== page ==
The only aspect that you were right about was our oneness - being one people from one place and that is IRAN! Too bad that you decided to leave that as an unimportant thing in the last paragraph of your so called: "MAGHAALEH". Well to me, it was more of a "MALAAGHEH"! If you get my meaning!>>> FULL TEXT

Abbas M. Zadeh

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* American missionaries in Iran

Comments on Blood & Oil: Memoirs of a Persian prince by Manucher and Roxane Farmanfarmaian: Dear Ms. Farmanfarmaian, I just finished reading the book "Blood & Oil" and I found it fascinating! I had been giving credit to your father for the bulk of the writing, but in the Web heading with your name I see that you should get the credit for most of the writing. Congratulations!

Part of the reason I found the book so fascinating is that I grew up in Persia/Iran. About the time your father was sent to England for school, I was born to Presbyterian missionary parents in Rezaiyeh (Urumia) in Azerbaijan. Except for furlough years (basically 1928 and school year 1937-1938) I lived in Iran. I can picture many of the places that are mentioned, though I saw them from quite a different perspective than your father. My parents were stationed first in Rezaiyeh, second in Tehran 1934-37 and finally in Resht (Rasht) where my father died and is buried in the Armenian cemetery. One sister died and is buried at Seir just outside Rezaiyeh. My mother retired in 1957 and died in 1974. But there are many memories. I left in 1944 after D-Day opened up a way to get back to the USA via the Atlantic >>> FULL TEXT

Myrtle (Browning) Fulton

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August 30, 2000

* Not good to ridicule

In response to dAtyi Hamid's ["Hamvatanaan-e araaqi": I read your satire piece about the "Mojafeqin". I don't condone what they are doing as an organisation but believe many who joined their ranks believe genuinely that this is the only way. Just because you and I don't agree with their methods and strategies it doesn't justify our blatant and mindless attack on their beliefs >>> FULL TEXT


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* Man behind Googoosh

I feel our people don't give credit to Shahyar Ghanbari as he is the one behind Googoosh's success. It was his poems that touched our souls.

Of course Googoosh is also a very talented artist but look at the history of the hit songs: Do Mahi, Harf, Safar, Jomeh..."Baa soghouteh dastaayeh to dar tanam chizi forou rikht..." These were all written by Ghanbari.


Nicole Radmand

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* Aalbaaloo gilaas

First of all thanks a lot for the good job and for creating such a wonderful forum for all of us. Second, CHERAA CHESHMAATOON AALBAALOO GILAAS MICHINEH?!

Lately the links on The Iranian Times have sometimes been mixed up. For example the link which was supposed to go to the article about Persia in Hollywood films ended up in a story about pistachios!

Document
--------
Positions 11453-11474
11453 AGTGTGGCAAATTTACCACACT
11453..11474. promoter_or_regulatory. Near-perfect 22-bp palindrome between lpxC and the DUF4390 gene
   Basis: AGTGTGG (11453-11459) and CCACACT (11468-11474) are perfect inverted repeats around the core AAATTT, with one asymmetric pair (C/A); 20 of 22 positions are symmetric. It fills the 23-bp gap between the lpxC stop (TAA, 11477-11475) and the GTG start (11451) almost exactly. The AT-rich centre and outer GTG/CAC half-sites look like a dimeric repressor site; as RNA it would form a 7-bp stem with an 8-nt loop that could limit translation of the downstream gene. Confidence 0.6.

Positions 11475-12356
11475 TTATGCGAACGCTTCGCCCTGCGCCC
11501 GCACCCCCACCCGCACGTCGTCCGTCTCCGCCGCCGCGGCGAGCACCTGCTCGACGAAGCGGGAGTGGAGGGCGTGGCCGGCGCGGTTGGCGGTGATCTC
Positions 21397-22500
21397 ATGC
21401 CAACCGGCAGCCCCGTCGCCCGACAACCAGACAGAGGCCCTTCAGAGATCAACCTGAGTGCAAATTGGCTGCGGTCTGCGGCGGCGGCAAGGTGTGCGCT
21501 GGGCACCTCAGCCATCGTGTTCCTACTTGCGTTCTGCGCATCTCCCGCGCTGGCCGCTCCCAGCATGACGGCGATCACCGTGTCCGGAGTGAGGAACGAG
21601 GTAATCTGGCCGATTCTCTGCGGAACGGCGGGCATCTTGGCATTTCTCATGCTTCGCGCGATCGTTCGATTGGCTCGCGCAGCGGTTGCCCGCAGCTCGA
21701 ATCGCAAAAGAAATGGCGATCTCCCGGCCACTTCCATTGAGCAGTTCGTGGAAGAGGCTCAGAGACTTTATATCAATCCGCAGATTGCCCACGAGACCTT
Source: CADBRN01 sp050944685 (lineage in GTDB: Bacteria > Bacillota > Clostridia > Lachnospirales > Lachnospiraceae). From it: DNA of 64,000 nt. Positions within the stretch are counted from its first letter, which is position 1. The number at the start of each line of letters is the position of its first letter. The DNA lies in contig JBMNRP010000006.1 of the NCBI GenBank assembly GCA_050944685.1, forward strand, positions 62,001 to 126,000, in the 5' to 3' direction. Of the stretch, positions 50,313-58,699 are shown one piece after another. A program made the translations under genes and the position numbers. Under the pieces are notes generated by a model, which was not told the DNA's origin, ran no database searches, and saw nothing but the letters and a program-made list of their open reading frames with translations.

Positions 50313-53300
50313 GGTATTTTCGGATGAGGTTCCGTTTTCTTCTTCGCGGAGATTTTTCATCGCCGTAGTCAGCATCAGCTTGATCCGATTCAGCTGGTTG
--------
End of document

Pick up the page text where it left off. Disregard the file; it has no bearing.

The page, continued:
Bbut you know what? I think even these small mistakes are fun and make The Iranian more unique.


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August 29, 2000

* Rafsanjani, no (fair) chance

I think you are mistaken in your assumptions about Ali Akbar Hashemi Rafsanjani ["Man in the shadows"]. I doubt, if by the time of the next presidential elections in a years time, Rafsanjani can win a fair and free election against Khatami, given the present images of the candidates in the public mind...

Now, if he were to stand against somebody like Abdollah Nouri or Mohsen Kadivar, that might be a different matter, and he might even lose. But no such chance exists against the candidates of the conservative right like Ali Akbar Velayati or Ahmad Janati or Rafsanjani >>> FULL TEXT

Behzad Djazaeri
M.ch , F.R.C.S

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* Khatami will win again

I read the first part of the article with great interest. It's an interesting theory and definitely plausible ["Man in the shadows"]. However, in the second half of the article, Mr. Sajjadi claims that Mr. Rafsanjani has some hopes of becoming the next president of Iran.

Everyone who has visited Iran in the last three years is shocked with the popular support for Mr. Khatami. His efforts to relax the strict rules of women's dress cover and other daily behaviors has brought tremendous support for him.

The economic situation although very harsh, does not seem to affect people's judgment when comparing Mr. Khatami with the alternatives. If Iran continues to have free and untainted elections, my guess is that, Mr. Khatami will definitely win another term in the office.

Bardia Saeedi

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* Can you dig it?

In regards to ancient Persia being represented in film ["Persia?"], we can't overlook the overt reference in Walter Hill's cult classic "The Warriors": New York, the turbulent late 1970s-- disunity and factional conflict erupts between rival gangs out of the confusion and rage provoked by the shooting of the ecumenically-minded underworld overlord Cyrus... "Can you dig it?"